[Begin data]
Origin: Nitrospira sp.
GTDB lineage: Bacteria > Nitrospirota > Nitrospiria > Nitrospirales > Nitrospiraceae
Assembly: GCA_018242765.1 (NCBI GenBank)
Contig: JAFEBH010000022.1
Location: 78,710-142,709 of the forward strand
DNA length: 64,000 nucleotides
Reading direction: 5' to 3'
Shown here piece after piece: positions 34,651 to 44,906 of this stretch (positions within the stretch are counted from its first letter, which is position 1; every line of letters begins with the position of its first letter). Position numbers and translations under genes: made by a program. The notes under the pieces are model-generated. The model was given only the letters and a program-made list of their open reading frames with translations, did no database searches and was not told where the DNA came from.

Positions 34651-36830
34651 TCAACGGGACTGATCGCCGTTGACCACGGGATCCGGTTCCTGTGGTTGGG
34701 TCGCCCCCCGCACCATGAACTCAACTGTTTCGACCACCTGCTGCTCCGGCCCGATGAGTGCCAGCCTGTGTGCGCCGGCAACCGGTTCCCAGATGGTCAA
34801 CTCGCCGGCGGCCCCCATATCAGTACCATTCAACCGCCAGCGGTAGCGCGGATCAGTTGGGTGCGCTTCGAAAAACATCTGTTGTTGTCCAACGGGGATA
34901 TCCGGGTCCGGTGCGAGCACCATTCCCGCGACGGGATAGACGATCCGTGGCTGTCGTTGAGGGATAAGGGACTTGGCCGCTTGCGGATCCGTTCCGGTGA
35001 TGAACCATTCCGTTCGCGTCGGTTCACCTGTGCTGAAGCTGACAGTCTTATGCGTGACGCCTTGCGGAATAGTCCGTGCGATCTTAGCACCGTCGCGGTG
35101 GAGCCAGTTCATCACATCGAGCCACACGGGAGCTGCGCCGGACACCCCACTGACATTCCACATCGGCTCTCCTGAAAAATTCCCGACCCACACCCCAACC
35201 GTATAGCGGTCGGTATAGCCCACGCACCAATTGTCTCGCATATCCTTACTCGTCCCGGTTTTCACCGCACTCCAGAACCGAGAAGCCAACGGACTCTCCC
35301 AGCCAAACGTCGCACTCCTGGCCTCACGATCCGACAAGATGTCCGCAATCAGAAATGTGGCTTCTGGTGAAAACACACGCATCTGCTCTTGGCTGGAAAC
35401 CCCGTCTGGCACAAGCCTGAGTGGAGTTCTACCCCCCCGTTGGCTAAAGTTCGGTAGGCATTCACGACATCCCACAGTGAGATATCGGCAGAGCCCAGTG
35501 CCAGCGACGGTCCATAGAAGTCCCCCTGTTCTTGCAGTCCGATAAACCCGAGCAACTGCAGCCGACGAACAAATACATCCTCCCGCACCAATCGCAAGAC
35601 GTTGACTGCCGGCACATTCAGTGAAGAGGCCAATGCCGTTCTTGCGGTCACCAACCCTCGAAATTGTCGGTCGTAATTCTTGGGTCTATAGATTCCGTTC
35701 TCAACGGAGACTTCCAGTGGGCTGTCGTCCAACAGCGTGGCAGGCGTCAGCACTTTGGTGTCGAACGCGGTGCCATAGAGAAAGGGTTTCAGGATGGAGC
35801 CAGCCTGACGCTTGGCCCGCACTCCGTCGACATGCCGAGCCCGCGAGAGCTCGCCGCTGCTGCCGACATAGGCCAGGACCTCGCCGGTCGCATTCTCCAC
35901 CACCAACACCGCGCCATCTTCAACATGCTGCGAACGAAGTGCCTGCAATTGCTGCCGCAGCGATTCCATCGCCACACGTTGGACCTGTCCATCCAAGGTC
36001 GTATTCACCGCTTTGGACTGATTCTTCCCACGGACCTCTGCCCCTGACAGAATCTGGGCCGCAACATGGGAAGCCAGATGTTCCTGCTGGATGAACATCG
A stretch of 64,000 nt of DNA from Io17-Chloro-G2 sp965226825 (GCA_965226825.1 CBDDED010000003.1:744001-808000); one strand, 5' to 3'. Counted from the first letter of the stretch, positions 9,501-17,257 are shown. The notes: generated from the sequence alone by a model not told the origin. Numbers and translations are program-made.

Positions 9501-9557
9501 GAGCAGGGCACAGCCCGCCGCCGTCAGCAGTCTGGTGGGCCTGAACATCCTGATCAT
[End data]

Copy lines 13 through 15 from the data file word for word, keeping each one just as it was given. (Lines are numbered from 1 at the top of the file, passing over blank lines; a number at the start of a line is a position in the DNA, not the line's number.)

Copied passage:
34901 TCCGGGTCCGGTGCGAGCACCATTCCCGCGACGGGATAGACGATCCGTGGCTGTCGTTGAGGGATAAGGGACTTGGCCGCTTGCGGATCCGTTCCGGTGA
35001 TGAACCATTCCGTTCGCGTCGGTTCACCTGTGCTGAAGCTGACAGTCTTATGCGTGACGCCTTGCGGAATAGTCCGTGCGATCTTAGCACCGTCGCGGTG
35101 GAGCCAGTTCATCACATCGAGCCACACGGGAGCTGCGCCGGACACCCCACTGACATTCCACATCGGCTCTCCTGAAAAATTCCCGACCCACACCCCAACC